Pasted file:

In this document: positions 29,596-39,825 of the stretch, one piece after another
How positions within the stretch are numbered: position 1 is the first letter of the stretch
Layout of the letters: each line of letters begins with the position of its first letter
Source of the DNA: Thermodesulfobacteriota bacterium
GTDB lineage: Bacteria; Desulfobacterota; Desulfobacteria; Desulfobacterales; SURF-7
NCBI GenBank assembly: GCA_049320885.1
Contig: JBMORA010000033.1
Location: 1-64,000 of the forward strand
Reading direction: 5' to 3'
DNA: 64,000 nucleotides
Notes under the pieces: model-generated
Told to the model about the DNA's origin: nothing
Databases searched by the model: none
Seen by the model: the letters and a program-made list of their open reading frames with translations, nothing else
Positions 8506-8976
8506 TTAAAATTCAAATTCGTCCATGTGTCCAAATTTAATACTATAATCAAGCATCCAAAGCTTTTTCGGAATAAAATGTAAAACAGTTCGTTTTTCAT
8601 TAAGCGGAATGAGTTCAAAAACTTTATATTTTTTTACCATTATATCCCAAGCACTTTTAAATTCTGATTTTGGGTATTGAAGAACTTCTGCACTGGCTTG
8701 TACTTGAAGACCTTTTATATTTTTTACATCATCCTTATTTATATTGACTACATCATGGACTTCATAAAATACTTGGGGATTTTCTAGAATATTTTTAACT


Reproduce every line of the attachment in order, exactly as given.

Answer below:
In this document: positions 29,596-39,825 of the stretch, one piece after another
How positions within the stretch are numbered: position 1 is the first letter of the stretch
Layout of the letters: each line of letters begins with the position of its first letter
Source of the DNA: Thermodesulfobacteriota bacterium
GTDB lineage: Bacteria; Desulfobacterota; Desulfobacteria; Desulfobacterales; SURF-7
NCBI GenBank assembly: GCA_049320885.1
Contig: JBMORA010000033.1
Location: 1-64,000 of the forward strand
Reading direction: 5' to 3'
DNA: 64,000 nucleotides
Notes under the pieces: model-generated
Told to the model about the DNA's origin: nothing
Databases searched by the model: none
Seen by the model: the letters and a program-made list of their open reading frames with translations, nothing else
Positions 8506-8976
8506 TTAAAATTCAAATTCGTCCATGTGTCCAAATTTAATACTATAATCAAGCATCCAAAGCTTTTTCGGAATAAAATGTAAAACAGTTCGTTTTTCAT
8601 TAAGCGGAATGAGTTCAAAAACTTTATATTTTTTTACCATTATATCCCAAGCACTTTTAAATTCTGATTTTGGGTATTGAAGAACTTCTGCACTGGCTTG
8701 TACTTGAAGACCTTTTATATTTTTTACATCATCCTTATTTATATTGACTACATCATGGACTTCATAAAATACTTGGGGATTTTCTAGAATATTTTTAACT